Gay unions disrupt tradition of marriage
Charles Rice | Wednesday, October 15, 2003
We’re leading the way for the rest of the nation,” San Francisco Mayor Willie Brown said in 1996 as he presided over a “domestic partnership ceremony” for 200 gay and lesbian couples whom he anointed as “virtual spouses.” Seven years later, the mayor looks like a prophet. In the wake of the Supreme Court’s recent decision in Lawrence v. Texas, several states may soon rule that it is unconstitutional to deny same-sex couples the right to marry.
Why not allow those couples to marry? One reason is that in the nature of things, the family is founded, as Aristotle put it, on “a union of … male and female, that the race may continue.” The law gives exclusive recognition to heterosexual marriage because it carries the future and common good of society and of the state. Despite exceptional cases to the contrary, heterosexual marriage is generally ordered to the procreation of new persons, to whose education and upbringing the spouses legally and socially commit themselves. Same-sex couples can make no such commitment. It would therefore be unjust to give such couples the legal status or rights belonging to marriage.
As a June 3, 2003 Vatican statement, issued with the approval of John Paul II, put it: “Homosexual unions are … lacking in the biological and anthropological elements … which would be the basis, on the level of reason, for granting them legal recognition. Such unions are not able to contribute in a proper way to the procreation and survival of the human race. The possibility of using recently discovered methods of artificial reproduction … does nothing to alter this inadequacy.”
This conclusion of reason is confirmed by the law of God. Through marriage, men and women are given the privilege of living in full and permanent communion and of sharing in the procreation of new persons. Where authentic conjugal love is open to new life, homosexual acts are a dead end with no future. They are intrinsically wrong and the inclination to them, while not sinful, is disordered just as would be an inclination to any other objectively immoral act. Their immorality is compounded by the fact that they are contrary to nature.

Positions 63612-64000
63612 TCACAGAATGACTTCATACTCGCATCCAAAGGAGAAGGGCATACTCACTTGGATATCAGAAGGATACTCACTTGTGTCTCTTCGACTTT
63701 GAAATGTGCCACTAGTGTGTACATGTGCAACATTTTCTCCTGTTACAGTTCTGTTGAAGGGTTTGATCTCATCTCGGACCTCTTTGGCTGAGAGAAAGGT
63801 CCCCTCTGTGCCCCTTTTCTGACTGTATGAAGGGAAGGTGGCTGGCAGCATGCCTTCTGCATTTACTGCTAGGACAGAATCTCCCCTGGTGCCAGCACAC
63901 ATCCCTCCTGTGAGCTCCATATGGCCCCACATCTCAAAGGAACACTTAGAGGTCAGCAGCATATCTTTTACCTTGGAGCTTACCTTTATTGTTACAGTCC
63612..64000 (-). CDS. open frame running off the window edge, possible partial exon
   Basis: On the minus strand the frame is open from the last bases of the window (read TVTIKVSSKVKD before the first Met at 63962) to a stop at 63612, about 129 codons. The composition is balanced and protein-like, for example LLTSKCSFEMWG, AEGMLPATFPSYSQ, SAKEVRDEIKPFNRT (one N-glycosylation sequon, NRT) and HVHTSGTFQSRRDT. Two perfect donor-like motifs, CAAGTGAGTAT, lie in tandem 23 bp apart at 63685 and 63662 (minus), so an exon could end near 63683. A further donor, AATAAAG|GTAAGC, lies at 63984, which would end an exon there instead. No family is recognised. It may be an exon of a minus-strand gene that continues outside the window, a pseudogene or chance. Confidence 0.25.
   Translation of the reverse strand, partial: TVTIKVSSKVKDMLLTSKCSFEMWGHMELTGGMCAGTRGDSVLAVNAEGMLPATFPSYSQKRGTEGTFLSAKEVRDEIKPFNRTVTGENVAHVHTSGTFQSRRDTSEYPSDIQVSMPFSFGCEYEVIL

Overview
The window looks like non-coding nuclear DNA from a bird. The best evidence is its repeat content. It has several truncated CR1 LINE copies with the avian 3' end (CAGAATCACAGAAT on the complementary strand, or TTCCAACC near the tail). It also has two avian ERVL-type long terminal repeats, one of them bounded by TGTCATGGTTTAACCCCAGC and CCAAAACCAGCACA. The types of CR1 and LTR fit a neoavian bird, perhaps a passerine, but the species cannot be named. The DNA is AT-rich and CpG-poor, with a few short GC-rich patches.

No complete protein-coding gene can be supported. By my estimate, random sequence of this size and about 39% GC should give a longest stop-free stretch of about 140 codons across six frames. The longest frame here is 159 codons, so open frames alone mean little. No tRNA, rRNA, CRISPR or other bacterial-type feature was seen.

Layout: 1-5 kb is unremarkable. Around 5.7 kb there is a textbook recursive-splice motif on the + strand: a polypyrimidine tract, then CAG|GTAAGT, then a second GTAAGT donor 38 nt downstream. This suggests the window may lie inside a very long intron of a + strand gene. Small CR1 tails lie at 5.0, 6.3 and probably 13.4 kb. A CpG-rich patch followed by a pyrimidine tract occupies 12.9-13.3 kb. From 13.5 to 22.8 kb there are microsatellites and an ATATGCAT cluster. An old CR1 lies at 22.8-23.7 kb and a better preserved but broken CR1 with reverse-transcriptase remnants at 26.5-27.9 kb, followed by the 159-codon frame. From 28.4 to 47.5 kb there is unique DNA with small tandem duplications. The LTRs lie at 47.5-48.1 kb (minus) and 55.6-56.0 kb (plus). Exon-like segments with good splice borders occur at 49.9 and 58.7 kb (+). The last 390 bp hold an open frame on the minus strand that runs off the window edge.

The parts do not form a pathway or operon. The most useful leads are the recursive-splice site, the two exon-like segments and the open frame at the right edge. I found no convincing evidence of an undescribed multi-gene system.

As Thomas Aquinas said, “it is most grave and shameful to act against things as determined by nature. Therefore, since by the unnatural vices man transgresses that which has been determined by nature with regard to the use of venereal actions, it follows that in this matter this sin is gravest of all.”
Aquinas also insisted that the law should not attempt to enforce every virtue or forbid every vice, lest the law be ineffectual and held up to “disrepute.” A law criminalizing private homosexual conduct could be so intrusive as to be harmful to the common good. But it does not follow that a homosexual relation should be given the legal status or incidents of marriage. The homosexual relation, in practice as well as in theory, tends to be a parody of authentic marriage. A study of homosexual men under age 30 in Amsterdam, sponsored by the Dutch AIDS project and published in AIDS 2003, found that single men acquire 22 casual partners a year, men with a steady partner acquire eight casual partners a year and “steady partnerships” last an average of 18 months.
When the European Parliament in 1994 approved same-sex marriage and the adoption of children by homosexual couples, John Paul II said that action “does not merely defend people with homosexual tendencies by rejecting unjust discrimination … The Church approves … [that] what is not morally acceptable is the legal approval of homosexual activity … [T]he attempt has been made to tell the inhabitants of this continent that moral evil, deviation, a kind of slavery, is the way to liberation, thus destroying the true meaning of the family. The relationship of two men or two women cannot constitute a true family, still less can one grant such a union the right to adopt children … These children suffer … grave harm, because … they do not have a father and mother, but two fathers or two mothers.”
For the past three centuries and more philosophers and politicians have attempted to organize society as if God did not exist and as if there were no knowable, objective moral truths. The drive to legalize same-sex marriage is an outgrowth of this and especially of the dominance of the contraceptive ethic. If sex has no intrinsic relation to procreation and if it is entirely up to man (of both sexes) to decide whether it will have that relation, any objections to the equal treatment of heterosexual and same-sex “marriage” will be reduced to the pragmatic or esthetic.
But a society in which it makes no legal and social difference whether boys grow up to marry girls or other boys is certifiably insane and is on the road to extinction. The lack of effective opposition to the same-sex marriage drive, especially in the trendy American Catholic Church, should cause us to ask whether we have become what G.K. Chesterton described as a “people that have lost the power of astonishment at their own actions.”
Professor Emeritus Charles Rice is on the Law School faculty. His column appears every other Wednesday. He can be contracted at plawecki.1 @nd.eduThe views expressed in this column are those of the author and not neccessarily those of The Observer.